(1)

where {wb , wr } are skill prices (wage rates), {b, r}, are the total (largest) skill amount available, {b j , r j } are brain and brawn percentiles,11 and ε j,t is an error term. Since, wb,t b and wr,t r are not separately identifiable, an assumption needs to be imposed to obtain brain and brawn returns over time. To estimate b and r, Equation (1) can either be estimated for a base year, assuming wb,0 = wr,0 = 1, or it can be estimated using all time periods jointly, implicitly assuming that average returns over the entire period equal one. The two assumptions produce similar results. Only the results to the second method are provided. To account for the effect of education on brain returns, the regression to determine b and r also includes an interaction of brain and education.12 Skill quantities follow from regressing individual wage residuals (controlling for region, race, marital status and age) on brain, brawn and an individual’s education, wti = αb b j + αr r j + αe b j ei + εti ,

(2)

where ei = 1 if the individual has a college degree and zero otherwise. Implicitly, {b, r} are constant over time, similar to the data. It is conceivable that b has grown, but given data availability it is difficult to verify or estimate. Using the estimates from Equation (2), we can then estimate brain and brawn (wi,t ) skill prices for a given time period t by, ( ) w j,t = wb,t ab + ae e j b j + wr,t ar r j + ε j,t for all t,

(3)

where ai are the coefficient estimates from Equation (2). 11 Since

skills are normalized from zero to 100 on a percentile distribution, a skill of zero can be interpreted as using zero percent and a skill of 100 using 100 percent of the skill available. 12 A specification also allowing for an interaction between education and brawn shows that brawn returns are on average not statistically different across education groups.

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Table 2 summarizes the estimated relative brain-to-brawn wage changes.13 On aggregate, relative returns grew by 36 percent, where the increase is more than twice as high for college educated individuals than other workers, 54 versus 21 percent, respectively. Table 2: Change in Relative Brain-to-Brawn Returns Group 1965 2005 Aggregate -0.09 0.27 By Education C+ -0.27 0.27 LTC -0.09 0.12

∆ 0.36 0.54 0.21

Source: 1977 and 1991 DOT skill requirements by 3-digit 1950 IPMUS occupational codes. See Appendix A for details on the computation of skill measures. Relative returns are the difference of average brain and brawn skills prices by group. Average skills prices are computed according to in Equations (1) and (2) by using wage residuals after controlling for experience, race and region of full-time full-year male workers adjusted by individuals’ survey weights from 1968-2007 March CPS data.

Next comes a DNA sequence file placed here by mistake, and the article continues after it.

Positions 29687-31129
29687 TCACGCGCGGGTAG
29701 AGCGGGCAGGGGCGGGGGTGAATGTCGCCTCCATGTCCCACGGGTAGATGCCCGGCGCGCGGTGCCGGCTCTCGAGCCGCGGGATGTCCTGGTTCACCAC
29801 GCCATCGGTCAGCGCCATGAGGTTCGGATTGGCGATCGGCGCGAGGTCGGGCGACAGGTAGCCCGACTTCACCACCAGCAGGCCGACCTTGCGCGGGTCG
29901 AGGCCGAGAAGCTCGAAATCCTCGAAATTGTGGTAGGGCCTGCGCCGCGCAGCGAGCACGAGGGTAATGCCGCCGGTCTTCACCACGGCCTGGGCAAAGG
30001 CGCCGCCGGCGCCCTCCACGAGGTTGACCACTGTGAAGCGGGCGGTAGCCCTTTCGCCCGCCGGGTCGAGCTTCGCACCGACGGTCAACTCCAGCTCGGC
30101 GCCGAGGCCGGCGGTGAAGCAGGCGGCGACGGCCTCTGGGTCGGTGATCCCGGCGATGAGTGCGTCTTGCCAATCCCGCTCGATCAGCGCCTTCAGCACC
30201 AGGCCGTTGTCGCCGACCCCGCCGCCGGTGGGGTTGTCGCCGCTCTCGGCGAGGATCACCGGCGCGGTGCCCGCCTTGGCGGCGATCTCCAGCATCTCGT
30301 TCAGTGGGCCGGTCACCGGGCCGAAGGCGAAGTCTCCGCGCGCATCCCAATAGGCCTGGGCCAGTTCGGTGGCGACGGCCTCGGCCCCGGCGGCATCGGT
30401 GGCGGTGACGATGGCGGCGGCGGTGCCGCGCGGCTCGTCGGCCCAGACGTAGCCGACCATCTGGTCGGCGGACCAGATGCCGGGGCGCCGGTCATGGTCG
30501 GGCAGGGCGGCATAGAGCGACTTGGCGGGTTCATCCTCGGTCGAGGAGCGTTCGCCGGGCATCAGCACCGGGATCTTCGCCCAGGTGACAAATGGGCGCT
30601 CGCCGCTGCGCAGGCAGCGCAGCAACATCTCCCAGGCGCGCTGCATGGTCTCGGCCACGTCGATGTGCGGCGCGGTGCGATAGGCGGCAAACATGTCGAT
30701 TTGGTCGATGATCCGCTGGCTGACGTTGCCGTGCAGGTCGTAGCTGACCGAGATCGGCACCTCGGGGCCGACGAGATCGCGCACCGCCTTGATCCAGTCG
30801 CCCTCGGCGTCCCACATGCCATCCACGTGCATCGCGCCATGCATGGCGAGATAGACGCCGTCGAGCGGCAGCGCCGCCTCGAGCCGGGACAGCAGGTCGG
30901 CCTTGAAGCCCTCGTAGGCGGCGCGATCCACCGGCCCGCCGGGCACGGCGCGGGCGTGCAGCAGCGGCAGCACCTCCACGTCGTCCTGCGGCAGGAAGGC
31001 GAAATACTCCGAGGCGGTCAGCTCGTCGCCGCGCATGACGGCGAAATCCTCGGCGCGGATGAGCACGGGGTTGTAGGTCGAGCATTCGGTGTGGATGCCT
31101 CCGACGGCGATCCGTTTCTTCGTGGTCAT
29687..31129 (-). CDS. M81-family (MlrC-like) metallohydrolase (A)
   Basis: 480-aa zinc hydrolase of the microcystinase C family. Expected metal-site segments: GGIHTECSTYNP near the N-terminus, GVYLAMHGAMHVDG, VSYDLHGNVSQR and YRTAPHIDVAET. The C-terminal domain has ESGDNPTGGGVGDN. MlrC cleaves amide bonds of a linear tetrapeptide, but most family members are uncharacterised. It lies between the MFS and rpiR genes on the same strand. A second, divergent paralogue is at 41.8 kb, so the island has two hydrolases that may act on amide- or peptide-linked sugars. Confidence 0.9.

Given the above facts, this study argues that, after World War II, women entered the labor market and their average wages improved due to the rise of brain-demand, which complemented women’s comparative advantage.

4 Toy Model The underlying forces of the model simulated in Sections 5-7 are best demonstrated in a simplified partial equilibrium version. Assume a unit measure of men and women, who are all single and live one period, with utility functions linear in consumption, u(cti ) = cti , where cti = max{wti , Ah }. Agent i chooses between working and earning wage wti or staying at home and consuming home production Ah . Individuals decide on attending college, e ∈ {0, 1}, to increase their innate brain ability by a factor ε > 1 at the beginning of the period. Attending college produces a utility cost of χ > 0. Wages are a function of an agent’s acquired brain and innate brawn, that is wti = wb,t bi (e) + wr,t ri , where bi (e) = bi ε , if the individual attends college, and bi (e) = bi otherwise. Let 13 For

consistency, only CPS wage data is used in computing wage trends. Due to the financial crisis, any data beyond 2007 is also dropped. All detailed results are available from the author upon request.

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all men have equal brawn, rm , and all women have less brawn, r f < rm . Innate brain is distributed identically for everyone, bi ∼ U[bl , bh ]. Furthermore, assume that all men work, wb,t bl + wr,t rm ≥ Ah , but women’s brawn is such that low-brain women do not work, wb,t bl + wr,t r f < Ah . Thus, a woman works if and only if,14 bi (e) ≥

Ah − wr,t r f f ≡ bˆ t . wb,t

(4)

Substituting for brain acquired through schooling, bi (e) = bi ε , the college education decision for a male i is, ( ) ( ) wb,t bi ε + wr,t rm − χ ≥ wb,t bi + wr,t rm ,

(5)

or men study if and only if, bi ≥

χ ≡ bˆ tm,e . wb,t (ε − 1)

(6)

The male cut-off for education, bˆ m,e , is an increasing function of the cost of education, but a decreasing function of the returns to brain, both in wages and acquired brain. If all women work, women would have the same cut-off, bˆ f ,e = bˆ m,e . However, since some women remain home if r f is low enough, the education decision follows from,

max

) } {( ) } {( wb,t bi ε + wr,t r f , Ah − χ ≥ max wb,t bi + wr,t r f , Ah .

(7)

The cut-off is a function of home productivity, bˆ f ,e (Ah ). Moreover, this cut-off is greater than or equal to the male cut-off, bˆ f ,e (Ah ) ≥ bˆ m,e , since women who choose to stay home gain nothing from education, but still pay the cost, χ . In an economy with high returns to brawn this outcome is more likely. 14 Given the empirical evidence on women’s self-selection into work changing from negative to positive (Mulligan and Rubinstein, 2008), the general equilibrium model is amended to allow for potential changes in selection through assortative matching in marriage.